The three most common barriers reported by participants with or without a postgraduate degree were cost/lack of financial support, lack of time and family commitments. Interestingly, time, family commitments and lack of financial support (in that order) were also stated as the three major barriers to further study by clinicians looking to participate in a clinical master’s programme in Canada (Sran & Murphy 2009). The barrier of family commitment in this study may be because the majority of the participants were women, thus possibly having the added responsibility of caring for young children and elderly parents. Time was also stated as the most common factor militating against research participation in a survey of 87 Kuwait-based hospital physiotherapists (Hamzat & Amusat 2002), highlighting the universal problem of pursuing work and research goals simultaneously. In a study of senior physiotherapists in the United Kingdom, it was revealed that the majority of the respondents would have been more likely to consider studying for a higher degree in physiotherapy, if it were recognised in terms of better pay or promotion (Beeston et al. 1998). This further highlights the need for incentives to be implemented in order to encourage the pursuit of a postgraduate degree in physiotherapy.

There were only two significant differences between the two groups; both related to barriers to further study. A concern about one’s own ability was chosen as a barrier by 24 of the participants without a postgraduate qualification in this study, as compared to only one of the participants who had been awarded a postgraduate degree, representing a significant difference (p = 0.035) between the groups. In a qualitative study, conducted in Australia (Glover et al. 2008), physiotherapists reported additional barriers when deciding to study at master’s level, including a fear of failure and a lack of belief in their own academic ability. This finding is supported by the results in this study, suggesting that the participants with postgraduate degrees had grown in confidence on the successful completion of these qualifications. The other significant difference between the groups was related to lack of motivation, with 18 of the participants without a degree reporting this as a barrier, compared to none of the participants with a degree (p = 0.028). This is an interesting finding, suggesting that the participants with a postgraduate degree remain motivated to study further.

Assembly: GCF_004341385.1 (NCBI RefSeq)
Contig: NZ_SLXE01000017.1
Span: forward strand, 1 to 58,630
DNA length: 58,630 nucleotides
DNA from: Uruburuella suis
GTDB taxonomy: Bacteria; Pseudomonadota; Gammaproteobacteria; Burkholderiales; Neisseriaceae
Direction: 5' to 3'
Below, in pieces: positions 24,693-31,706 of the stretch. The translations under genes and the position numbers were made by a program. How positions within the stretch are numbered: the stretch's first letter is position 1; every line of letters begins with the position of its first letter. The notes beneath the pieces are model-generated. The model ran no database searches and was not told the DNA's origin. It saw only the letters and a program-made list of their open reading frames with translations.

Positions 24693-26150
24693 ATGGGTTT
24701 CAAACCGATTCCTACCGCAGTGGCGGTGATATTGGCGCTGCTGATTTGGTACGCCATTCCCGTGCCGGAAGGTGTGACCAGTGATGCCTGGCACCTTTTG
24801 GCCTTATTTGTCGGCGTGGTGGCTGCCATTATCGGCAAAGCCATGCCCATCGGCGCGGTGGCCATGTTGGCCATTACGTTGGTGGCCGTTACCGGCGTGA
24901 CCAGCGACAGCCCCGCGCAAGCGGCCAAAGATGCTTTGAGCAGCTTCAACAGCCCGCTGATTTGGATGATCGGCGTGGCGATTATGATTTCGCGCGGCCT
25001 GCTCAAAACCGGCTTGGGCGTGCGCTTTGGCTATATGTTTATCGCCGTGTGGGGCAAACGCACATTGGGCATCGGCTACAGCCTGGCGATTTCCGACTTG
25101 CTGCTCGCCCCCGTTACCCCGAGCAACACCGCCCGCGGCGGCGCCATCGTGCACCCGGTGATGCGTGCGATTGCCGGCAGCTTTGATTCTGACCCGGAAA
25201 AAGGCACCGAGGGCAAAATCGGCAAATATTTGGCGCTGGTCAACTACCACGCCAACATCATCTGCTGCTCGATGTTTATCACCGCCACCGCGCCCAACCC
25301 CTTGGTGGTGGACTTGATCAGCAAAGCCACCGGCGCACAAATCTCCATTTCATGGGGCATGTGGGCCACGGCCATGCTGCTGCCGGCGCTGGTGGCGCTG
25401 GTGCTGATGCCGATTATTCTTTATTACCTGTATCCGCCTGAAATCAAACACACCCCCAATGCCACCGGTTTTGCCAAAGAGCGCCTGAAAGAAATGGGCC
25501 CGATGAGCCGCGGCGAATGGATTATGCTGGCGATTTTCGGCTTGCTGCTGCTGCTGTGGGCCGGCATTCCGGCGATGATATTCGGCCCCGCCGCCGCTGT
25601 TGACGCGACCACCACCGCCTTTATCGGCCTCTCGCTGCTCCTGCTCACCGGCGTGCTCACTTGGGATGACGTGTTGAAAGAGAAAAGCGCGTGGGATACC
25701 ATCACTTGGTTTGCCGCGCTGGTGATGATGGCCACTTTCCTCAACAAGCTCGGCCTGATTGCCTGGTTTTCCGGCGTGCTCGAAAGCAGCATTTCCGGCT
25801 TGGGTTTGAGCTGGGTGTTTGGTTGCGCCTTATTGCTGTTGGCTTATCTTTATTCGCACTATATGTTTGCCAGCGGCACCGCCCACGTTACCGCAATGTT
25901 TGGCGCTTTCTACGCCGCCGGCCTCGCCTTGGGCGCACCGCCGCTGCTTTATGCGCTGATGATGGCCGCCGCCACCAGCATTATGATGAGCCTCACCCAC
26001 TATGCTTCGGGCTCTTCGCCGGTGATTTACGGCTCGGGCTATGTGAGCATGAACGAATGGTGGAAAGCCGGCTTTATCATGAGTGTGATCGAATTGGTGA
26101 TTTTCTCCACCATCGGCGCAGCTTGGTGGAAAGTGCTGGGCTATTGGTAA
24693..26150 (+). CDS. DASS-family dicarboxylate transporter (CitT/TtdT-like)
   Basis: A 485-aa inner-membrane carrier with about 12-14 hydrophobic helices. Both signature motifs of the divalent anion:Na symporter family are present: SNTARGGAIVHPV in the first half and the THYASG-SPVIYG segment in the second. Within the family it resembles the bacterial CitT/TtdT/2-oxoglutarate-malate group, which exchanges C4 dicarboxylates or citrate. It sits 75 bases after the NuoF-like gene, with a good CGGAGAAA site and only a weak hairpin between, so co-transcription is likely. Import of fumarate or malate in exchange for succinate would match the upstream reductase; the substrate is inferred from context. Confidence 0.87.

Caution should be taken when generalising the results of this study to the entire population of South African physiotherapists, because of the fact that only individuals on the SASP e-mailing list were invited to participate in this study. The survey method was employed for practicality and cost reasons, but this in itself may have resulted in the low response rate, because of members not having access to their mail during the work day or not having the time to respond via this medium. Furthermore, e-mails were mediated via SASP for confidentiality reasons. This may have resulted in a possible lack of accuracy because of the researchers being unaware of the rate of delivery error as well as being unable to regularly send follow-up e-mails to respondents. The survey method in itself is a limitation, as it does not allow for a more nuanced interrogation of participants’ responses.